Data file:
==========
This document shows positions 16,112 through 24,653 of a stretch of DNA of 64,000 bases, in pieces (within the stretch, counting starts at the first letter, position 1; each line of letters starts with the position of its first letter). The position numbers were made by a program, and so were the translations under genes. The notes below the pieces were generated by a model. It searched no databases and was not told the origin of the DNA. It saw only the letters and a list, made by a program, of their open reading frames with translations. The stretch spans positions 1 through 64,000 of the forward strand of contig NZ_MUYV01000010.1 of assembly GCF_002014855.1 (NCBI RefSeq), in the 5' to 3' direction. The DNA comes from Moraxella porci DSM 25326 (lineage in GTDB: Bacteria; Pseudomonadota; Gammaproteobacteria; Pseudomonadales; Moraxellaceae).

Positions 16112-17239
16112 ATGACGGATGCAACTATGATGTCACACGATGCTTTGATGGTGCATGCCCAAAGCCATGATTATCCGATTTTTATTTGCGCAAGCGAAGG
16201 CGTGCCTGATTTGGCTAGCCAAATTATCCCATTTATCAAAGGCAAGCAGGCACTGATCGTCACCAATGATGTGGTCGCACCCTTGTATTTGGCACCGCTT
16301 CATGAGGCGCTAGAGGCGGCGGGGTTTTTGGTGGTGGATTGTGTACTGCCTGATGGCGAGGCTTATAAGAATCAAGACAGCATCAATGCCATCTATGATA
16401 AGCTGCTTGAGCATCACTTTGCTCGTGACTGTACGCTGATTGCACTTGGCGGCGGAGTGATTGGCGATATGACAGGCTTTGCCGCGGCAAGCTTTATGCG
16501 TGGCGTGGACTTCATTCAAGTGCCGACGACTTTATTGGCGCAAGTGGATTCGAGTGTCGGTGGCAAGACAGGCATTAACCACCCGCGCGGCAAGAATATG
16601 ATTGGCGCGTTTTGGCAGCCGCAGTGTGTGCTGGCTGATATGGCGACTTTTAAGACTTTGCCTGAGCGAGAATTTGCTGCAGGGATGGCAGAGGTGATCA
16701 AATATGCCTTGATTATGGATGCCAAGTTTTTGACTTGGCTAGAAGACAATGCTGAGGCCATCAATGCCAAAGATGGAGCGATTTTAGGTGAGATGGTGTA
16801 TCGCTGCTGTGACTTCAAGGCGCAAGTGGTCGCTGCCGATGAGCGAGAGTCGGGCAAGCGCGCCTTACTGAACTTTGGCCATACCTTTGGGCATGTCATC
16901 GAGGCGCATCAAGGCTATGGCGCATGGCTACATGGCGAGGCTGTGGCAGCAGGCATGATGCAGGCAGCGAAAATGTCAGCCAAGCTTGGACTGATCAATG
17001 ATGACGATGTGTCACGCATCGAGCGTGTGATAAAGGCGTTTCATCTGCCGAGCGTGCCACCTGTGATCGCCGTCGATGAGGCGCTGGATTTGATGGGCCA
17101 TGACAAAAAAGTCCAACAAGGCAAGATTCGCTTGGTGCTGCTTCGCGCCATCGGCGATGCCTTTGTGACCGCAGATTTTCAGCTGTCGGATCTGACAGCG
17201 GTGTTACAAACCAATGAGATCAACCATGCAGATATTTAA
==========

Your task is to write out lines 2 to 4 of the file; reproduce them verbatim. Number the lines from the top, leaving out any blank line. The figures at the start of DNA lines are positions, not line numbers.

Positions 16112-17239
16112 ATGACGGATGCAACTATGATGTCACACGATGCTTTGATGGTGCATGCCCAAAGCCATGATTATCCGATTTTTATTTGCGCAAGCGAAGG
16201 CGTGCCTGATTTGGCTAGCCAAATTATCCCATTTATCAAAGGCAAGCAGGCACTGATCGTCACCAATGATGTGGTCGCACCCTTGTATTTGGCACCGCTT